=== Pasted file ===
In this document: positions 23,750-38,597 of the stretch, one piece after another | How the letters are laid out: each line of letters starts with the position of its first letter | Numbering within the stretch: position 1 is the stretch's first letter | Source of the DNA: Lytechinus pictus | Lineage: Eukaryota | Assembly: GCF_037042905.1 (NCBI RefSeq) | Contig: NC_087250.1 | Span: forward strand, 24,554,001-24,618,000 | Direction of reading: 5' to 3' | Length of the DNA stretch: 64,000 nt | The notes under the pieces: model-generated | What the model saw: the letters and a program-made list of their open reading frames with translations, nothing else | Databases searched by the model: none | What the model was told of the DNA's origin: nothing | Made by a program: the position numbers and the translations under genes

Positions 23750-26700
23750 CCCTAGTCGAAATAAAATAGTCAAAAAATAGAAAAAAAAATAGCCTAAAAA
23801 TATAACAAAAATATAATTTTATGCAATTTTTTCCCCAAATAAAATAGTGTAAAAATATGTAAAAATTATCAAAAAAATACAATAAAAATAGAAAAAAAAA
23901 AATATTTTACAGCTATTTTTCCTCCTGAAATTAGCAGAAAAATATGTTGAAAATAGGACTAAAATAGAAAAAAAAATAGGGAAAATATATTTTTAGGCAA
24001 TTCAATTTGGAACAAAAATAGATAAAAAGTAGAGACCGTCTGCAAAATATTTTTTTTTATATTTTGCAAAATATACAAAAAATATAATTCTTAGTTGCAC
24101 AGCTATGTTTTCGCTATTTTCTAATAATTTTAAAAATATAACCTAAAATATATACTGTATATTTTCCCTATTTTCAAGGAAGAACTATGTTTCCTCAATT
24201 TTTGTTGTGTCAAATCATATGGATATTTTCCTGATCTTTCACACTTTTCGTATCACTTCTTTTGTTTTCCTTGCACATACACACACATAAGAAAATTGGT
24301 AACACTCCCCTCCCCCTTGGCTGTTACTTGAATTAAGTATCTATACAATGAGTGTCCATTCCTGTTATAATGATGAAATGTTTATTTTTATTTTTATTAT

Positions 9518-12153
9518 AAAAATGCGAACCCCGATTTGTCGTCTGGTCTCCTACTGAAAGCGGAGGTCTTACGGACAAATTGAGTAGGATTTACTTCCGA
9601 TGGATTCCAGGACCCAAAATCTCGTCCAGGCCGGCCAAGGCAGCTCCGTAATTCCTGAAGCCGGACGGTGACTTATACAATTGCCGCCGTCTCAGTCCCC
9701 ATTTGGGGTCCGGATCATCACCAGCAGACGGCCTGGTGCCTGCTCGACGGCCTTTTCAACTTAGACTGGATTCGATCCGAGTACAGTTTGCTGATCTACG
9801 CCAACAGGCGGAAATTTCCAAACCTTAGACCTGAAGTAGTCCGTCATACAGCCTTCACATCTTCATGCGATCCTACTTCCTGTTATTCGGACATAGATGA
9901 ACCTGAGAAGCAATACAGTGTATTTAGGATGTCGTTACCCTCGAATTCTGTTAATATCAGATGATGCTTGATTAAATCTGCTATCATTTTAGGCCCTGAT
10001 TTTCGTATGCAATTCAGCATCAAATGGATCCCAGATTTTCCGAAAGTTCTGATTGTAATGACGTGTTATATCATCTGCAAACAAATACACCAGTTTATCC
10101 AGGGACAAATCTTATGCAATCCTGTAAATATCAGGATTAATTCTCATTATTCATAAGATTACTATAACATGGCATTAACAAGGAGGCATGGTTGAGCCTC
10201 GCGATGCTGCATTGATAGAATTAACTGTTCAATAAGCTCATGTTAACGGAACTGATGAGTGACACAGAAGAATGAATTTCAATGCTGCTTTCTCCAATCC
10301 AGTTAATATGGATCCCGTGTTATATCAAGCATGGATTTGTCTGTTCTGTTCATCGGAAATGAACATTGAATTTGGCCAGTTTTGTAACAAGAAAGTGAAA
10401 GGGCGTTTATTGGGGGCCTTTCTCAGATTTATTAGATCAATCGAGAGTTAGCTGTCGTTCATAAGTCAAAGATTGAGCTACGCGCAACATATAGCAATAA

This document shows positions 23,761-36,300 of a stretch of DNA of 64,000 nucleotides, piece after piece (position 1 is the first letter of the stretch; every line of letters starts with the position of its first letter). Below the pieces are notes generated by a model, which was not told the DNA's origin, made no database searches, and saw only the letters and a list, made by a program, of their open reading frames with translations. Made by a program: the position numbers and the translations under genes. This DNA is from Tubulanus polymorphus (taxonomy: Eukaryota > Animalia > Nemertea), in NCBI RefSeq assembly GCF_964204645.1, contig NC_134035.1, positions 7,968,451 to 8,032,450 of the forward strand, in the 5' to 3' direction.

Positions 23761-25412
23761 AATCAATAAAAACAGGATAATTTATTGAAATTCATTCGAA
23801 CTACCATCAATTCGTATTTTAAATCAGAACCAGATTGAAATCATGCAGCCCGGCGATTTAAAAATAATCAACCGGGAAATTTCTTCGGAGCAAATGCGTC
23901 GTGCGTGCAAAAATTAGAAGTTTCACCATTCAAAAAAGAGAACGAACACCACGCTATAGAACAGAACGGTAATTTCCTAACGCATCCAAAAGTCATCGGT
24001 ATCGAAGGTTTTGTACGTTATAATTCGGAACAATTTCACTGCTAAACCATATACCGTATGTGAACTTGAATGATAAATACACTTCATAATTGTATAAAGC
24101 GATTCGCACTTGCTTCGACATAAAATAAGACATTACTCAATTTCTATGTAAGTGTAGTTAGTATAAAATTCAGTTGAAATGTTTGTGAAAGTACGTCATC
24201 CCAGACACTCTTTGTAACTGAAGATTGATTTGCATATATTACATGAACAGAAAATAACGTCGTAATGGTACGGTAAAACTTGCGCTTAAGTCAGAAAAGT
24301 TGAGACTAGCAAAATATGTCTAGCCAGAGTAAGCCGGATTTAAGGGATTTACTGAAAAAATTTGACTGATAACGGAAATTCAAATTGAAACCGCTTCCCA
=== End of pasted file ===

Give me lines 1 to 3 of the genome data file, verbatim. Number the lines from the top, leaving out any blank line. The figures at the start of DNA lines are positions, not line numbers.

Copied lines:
In this document: positions 23,750-38,597 of the stretch, one piece after another | How the letters are laid out: each line of letters starts with the position of its first letter | Numbering within the stretch: position 1 is the stretch's first letter | Source of the DNA: Lytechinus pictus | Lineage: Eukaryota | Assembly: GCF_037042905.1 (NCBI RefSeq) | Contig: NC_087250.1 | Span: forward strand, 24,554,001-24,618,000 | Direction of reading: 5' to 3' | Length of the DNA stretch: 64,000 nt | The notes under the pieces: model-generated | What the model saw: the letters and a program-made list of their open reading frames with translations, nothing else | Databases searched by the model: none | What the model was told of the DNA's origin: nothing | Made by a program: the position numbers and the translations under genes

Positions 23750-26700
23750 CCCTAGTCGAAATAAAATAGTCAAAAAATAGAAAAAAAAATAGCCTAAAAA